Higher Ed is Too Big and Too Important to Fail!

by George Leef

So argues UCLA chancellor Gene Block in this Huffington Post piece.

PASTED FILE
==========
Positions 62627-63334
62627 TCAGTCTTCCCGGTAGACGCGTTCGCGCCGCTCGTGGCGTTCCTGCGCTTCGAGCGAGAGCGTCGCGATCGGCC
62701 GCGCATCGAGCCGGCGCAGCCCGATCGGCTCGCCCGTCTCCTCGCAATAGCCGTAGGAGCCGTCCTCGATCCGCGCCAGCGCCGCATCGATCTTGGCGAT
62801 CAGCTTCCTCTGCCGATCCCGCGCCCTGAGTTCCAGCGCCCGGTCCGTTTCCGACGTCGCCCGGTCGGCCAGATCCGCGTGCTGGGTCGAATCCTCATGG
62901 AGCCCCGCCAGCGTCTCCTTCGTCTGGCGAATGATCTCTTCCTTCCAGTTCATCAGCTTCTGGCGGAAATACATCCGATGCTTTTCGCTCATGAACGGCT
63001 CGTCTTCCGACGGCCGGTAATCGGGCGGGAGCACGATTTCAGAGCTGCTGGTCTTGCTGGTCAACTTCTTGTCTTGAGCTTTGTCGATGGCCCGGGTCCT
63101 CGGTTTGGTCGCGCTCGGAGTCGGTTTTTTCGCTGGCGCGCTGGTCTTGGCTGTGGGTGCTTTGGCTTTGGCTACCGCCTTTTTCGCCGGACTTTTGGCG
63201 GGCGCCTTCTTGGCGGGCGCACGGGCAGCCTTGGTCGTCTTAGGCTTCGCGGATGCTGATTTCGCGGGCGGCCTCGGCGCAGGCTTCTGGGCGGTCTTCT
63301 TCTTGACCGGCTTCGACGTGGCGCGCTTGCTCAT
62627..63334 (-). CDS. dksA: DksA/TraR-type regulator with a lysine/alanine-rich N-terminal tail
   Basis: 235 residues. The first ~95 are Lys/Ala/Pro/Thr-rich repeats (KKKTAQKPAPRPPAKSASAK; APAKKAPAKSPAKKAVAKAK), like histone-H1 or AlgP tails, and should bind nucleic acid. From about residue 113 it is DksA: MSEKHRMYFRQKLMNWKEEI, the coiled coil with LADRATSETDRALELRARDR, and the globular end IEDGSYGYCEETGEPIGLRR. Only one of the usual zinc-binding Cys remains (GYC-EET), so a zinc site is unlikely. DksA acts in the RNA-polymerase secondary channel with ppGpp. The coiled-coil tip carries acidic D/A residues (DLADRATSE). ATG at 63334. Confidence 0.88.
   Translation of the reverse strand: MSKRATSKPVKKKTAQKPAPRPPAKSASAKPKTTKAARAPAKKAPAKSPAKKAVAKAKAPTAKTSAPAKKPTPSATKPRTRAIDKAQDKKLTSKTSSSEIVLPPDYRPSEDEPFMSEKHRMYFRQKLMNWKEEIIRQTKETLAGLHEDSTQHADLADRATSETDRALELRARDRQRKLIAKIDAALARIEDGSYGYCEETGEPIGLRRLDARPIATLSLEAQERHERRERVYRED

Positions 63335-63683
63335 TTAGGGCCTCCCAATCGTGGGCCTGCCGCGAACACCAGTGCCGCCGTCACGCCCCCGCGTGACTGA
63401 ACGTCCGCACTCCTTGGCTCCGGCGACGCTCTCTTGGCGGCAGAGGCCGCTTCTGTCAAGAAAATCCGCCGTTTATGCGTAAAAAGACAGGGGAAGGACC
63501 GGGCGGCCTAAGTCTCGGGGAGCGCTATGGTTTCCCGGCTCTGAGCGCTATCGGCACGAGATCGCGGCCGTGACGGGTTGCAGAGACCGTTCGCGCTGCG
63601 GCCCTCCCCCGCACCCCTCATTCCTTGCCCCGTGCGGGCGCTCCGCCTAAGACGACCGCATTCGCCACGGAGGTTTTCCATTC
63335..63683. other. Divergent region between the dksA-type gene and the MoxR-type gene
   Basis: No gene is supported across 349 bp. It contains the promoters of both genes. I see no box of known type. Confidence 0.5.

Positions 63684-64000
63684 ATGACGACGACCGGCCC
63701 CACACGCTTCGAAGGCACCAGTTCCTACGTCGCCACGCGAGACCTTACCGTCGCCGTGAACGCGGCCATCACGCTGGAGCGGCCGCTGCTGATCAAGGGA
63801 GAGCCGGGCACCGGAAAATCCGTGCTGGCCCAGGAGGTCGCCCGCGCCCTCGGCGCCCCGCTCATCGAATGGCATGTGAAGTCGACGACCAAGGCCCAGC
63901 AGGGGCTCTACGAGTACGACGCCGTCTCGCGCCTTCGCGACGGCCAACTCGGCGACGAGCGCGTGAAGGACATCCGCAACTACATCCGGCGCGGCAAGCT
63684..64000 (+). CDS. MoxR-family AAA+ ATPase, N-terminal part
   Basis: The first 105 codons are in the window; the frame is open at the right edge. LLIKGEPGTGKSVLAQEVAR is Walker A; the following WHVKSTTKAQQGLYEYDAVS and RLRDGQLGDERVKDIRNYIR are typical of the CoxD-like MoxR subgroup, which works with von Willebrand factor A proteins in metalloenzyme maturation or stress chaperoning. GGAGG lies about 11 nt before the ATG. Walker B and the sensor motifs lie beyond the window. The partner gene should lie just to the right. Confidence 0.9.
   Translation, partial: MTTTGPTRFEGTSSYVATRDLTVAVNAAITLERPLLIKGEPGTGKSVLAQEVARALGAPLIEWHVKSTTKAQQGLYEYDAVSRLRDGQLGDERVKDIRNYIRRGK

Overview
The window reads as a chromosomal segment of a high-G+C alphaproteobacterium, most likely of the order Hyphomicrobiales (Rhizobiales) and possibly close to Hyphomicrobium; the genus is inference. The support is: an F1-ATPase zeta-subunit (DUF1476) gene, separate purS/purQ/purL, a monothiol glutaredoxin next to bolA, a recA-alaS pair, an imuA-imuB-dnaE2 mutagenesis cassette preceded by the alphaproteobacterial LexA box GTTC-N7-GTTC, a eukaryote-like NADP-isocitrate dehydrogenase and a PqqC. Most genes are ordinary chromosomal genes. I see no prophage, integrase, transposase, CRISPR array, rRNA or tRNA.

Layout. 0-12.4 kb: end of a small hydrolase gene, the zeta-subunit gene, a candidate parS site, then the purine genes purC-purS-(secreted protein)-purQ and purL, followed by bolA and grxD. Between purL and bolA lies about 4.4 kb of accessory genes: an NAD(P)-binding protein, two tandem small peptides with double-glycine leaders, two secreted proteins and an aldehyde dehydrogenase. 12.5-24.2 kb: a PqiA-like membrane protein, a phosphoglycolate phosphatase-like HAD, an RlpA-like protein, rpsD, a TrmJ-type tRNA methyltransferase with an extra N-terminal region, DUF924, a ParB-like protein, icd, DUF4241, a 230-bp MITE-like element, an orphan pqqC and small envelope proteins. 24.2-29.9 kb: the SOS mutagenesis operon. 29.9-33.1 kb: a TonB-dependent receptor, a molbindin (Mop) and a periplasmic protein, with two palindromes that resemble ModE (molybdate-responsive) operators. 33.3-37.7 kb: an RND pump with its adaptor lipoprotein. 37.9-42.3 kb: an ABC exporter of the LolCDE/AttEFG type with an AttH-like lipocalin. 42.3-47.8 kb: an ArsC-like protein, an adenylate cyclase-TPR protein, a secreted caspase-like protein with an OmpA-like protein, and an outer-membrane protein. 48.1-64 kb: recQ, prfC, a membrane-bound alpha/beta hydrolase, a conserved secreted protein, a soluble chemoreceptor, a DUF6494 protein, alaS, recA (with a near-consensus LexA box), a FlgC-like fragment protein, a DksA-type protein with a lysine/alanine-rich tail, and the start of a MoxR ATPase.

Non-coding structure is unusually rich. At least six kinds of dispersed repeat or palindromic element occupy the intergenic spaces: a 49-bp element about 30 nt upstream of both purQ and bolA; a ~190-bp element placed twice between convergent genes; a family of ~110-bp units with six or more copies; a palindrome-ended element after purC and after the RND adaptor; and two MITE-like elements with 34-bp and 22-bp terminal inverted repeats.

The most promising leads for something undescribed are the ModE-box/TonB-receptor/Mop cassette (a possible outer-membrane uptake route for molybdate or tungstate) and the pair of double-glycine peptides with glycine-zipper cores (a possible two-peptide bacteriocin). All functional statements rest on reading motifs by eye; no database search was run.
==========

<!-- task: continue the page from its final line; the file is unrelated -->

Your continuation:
This is a pitiful effort at convincing people that we face imminent danger unless we reverse the trend of declining government spending on higher ed and get more young people through college to their degrees. It reminds me of the arguments we’ve heard about the auto industry — that some disaster will befall the country unless we “save” it with government help. What Block overlooks is that, just like the auto industry, the parts of our higher-ed system that are good are not in trouble. Students who want to learn useful things can easily do so. Moreover, there is still plenty of room for cost cutting in the many parts of higher ed that produce little if any value. As for his argument that we need to keep up with other countries in output of college grads, or else we’ll suffer, that assumes two false ideas. First, it assumes that there is a direct link between educational attainment and national prosperity. There is no such link. Lots of people who have advanced degrees produce little, while many others who have no degrees produce much. Second, it assumes that college grads are pretty much the same here as in other countries. I doubt that. In Korea, for example, education is taken much more seriously than it is here. You don’t find hordes of semi-literate college (or high-school) grads there. It might make sense for the Koreans to try to put more people through college (although I don’t know), but it certainly does not make sense for us to do so. We already have large numbers of badly educated college grads scrounging for a living in low-skill jobs.